Monday, September 3, 2018
The 2018 tennis season is winding down. It's a good time to reflect on the year, and perhaps on the game itself.
My love affair with tennis began in 1948, when gifted by my Aunt Catherine with a wooden Bancroft complete with genuine gut stringing, I ventured to the sideline of a tennis court. Sideline, not on the court as a player. For the next couple of years, I was manager of the college tennis team. I learned a lot by observing and observing and observing our players in action. Eventually, this loyalty paid off by being promoted to playing status. On the third doubles duo to be sure, but varsity nonetheless. My rise up was aided mightily by the team captain, Taney (pronounced “Tawney” ) Willcox, and player John Bateman. My college record was mediocre. However, I did earn my letter.
Off campus, I battled in singles play with my lifelong pal, Hugh Jones. This competition was marked by rare brilliance, nonstop bickering as to whether a shot was in or out and a bedrock of fraternal affection that has served both of us well over more than a half century. So here I am now in my 90th year, rich in tennis memories of the Greats I saw play the game and of matches where I worked the lines as an official. (Not the least of which was calling the center line when Pancho Gonzales was serving. Unable to move fast enough to avoid his blistering serve, he nailed me twice in the chest.)
The equipment has changed dramatically from the days of my 1948 wooden Bancroft. High tech racquet innovations, plus an emphasis on player physical conditioning have resulted in booming serves and volleying from the baseline, a far cry from the all-court movement that was the hallmark of those long ago days. Young spectators today know only baseline play. Any departure from slugging it out “long distance” causes gasps from the gallery.
I gasp too. But mine is more of a sigh of regret that the game has become so one-dimensional.
Wednesday, August 29, 2018
Newspaper people are wont to look ahead. Inevitably at some point, “looking ahead” becomes “now.” That moment has come. Senator John McCain has moved on to the Great Unknown. Knowing of his physical challenges, I have had John McCain on my mind for some time. Along with my personal sadness, however, I will always be remembering the happy time Joan and I shared with him one night at a military ball.
For me, McCain was the epitome of a military person. A no-excuses kind of guy. Many of us who wore the uniform, certainly those of us who had relatively easy service, will always wonder how we would have stacked up against his standard of courage when facing brutality as a prisoner of war. Reading the excerpts of what McCain and others went through in captivity makes you sick to your stomach.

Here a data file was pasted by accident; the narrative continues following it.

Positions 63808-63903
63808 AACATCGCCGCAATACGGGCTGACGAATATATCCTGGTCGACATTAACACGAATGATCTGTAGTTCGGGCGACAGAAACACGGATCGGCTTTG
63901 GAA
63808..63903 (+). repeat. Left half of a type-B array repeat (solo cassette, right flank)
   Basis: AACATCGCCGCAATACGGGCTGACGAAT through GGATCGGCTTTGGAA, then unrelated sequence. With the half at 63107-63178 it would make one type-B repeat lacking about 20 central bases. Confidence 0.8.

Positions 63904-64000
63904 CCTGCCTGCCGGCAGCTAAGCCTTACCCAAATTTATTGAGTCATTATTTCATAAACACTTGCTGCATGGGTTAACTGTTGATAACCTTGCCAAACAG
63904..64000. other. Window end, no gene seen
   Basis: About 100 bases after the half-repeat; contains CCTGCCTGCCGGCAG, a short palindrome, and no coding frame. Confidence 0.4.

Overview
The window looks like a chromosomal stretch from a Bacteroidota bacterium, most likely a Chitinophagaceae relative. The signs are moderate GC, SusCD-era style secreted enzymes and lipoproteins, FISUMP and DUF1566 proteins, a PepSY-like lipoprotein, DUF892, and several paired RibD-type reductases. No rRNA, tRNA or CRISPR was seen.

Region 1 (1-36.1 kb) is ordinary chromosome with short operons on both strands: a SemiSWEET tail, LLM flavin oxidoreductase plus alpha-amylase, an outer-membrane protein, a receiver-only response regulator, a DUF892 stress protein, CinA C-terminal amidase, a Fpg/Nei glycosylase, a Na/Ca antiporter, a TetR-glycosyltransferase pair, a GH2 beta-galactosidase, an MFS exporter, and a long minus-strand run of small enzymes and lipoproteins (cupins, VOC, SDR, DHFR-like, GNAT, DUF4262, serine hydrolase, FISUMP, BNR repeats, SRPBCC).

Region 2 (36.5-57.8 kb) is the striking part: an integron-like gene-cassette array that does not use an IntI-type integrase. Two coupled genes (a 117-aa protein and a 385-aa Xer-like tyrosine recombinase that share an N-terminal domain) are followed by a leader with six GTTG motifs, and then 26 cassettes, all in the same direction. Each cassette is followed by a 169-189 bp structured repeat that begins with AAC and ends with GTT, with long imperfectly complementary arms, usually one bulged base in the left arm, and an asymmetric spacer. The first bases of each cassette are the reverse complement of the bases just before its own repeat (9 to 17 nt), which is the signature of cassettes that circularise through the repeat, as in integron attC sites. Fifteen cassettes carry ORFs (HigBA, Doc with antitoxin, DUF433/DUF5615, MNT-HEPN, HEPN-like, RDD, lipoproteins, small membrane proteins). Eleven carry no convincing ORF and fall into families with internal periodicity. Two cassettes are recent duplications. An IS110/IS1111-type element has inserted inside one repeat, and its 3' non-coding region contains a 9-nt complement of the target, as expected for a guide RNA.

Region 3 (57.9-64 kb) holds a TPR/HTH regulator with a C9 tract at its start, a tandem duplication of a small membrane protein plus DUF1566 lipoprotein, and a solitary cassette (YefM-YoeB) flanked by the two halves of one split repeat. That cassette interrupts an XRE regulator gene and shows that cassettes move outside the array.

For most of us, it was an honor to serve in uniform. The three words “Duty, Honor, Country” mean a lot. Later on, as veterans, they epitomize our pride when recalling our time in the service. We cherish these three words when we honor those who gave their lives in defense of our nation. We remember as well those who sacrificed through endless days as prisoners of war.
Sometimes it seems like we have so few heroes anymore. It's not true, you know. They exist everywhere across this blessed land. We just don't know about them because they serve silently, or until some event places them in the spotlight.
The President of These United States is, by virtue of his office, the Commander in Chief of The Armed Forces. What a sad, sad day it is when Mr. Trump failed to even mention Senator McCain's name when he was honored by Congress and We the People. Until he had to.
Monday, August 20, 2018
It was Harry Truman who said, “If you want a friend in Washington, get yourself a dog.” Well, I have an even better idea, Mr. President, and it's called “get a spouse.” Friend, lover and so much more! With 300 million souls here in the USA, and Canada and Mexico nestled right next door, there's got to be somebody just right for you as there was for Charles Reilly, Sr., Charles Reilly, Jr., and Charles Reilly, III ! So do your own homework and start looking.
Years ago somebody in our extended family, probably young Jeffrey, started calling dogs “doggers”. The name stuck and doggers they are to this day.
I mentioned in my preceding column that some people are 100% animal lovers and others less so. I am in the latter category. I do not dislike doggers but I do not place them in the top drawer category along with sports and great-grandchildren. However, there were exceptions. “Shammy” was an exception. She was a gentle Yellow Lab and my take-a-walk buddy on fair days and snow-on-the-ground days. We two marched the township. One hiking day I dropped my key ring with the car, house and whatever-else-was-important key on it. Trying to retrace my steps was not a treat I can tell you that. I was stumbling along on a hillside, muttering when Shammy pulled on the leash to the right side. “Lo and behold !” as writers used to say. There was the ring with all those keys peeking out from a clump of snow. Shammy would have gotten a Guinness that day, save for the fact she did not drink or smoke.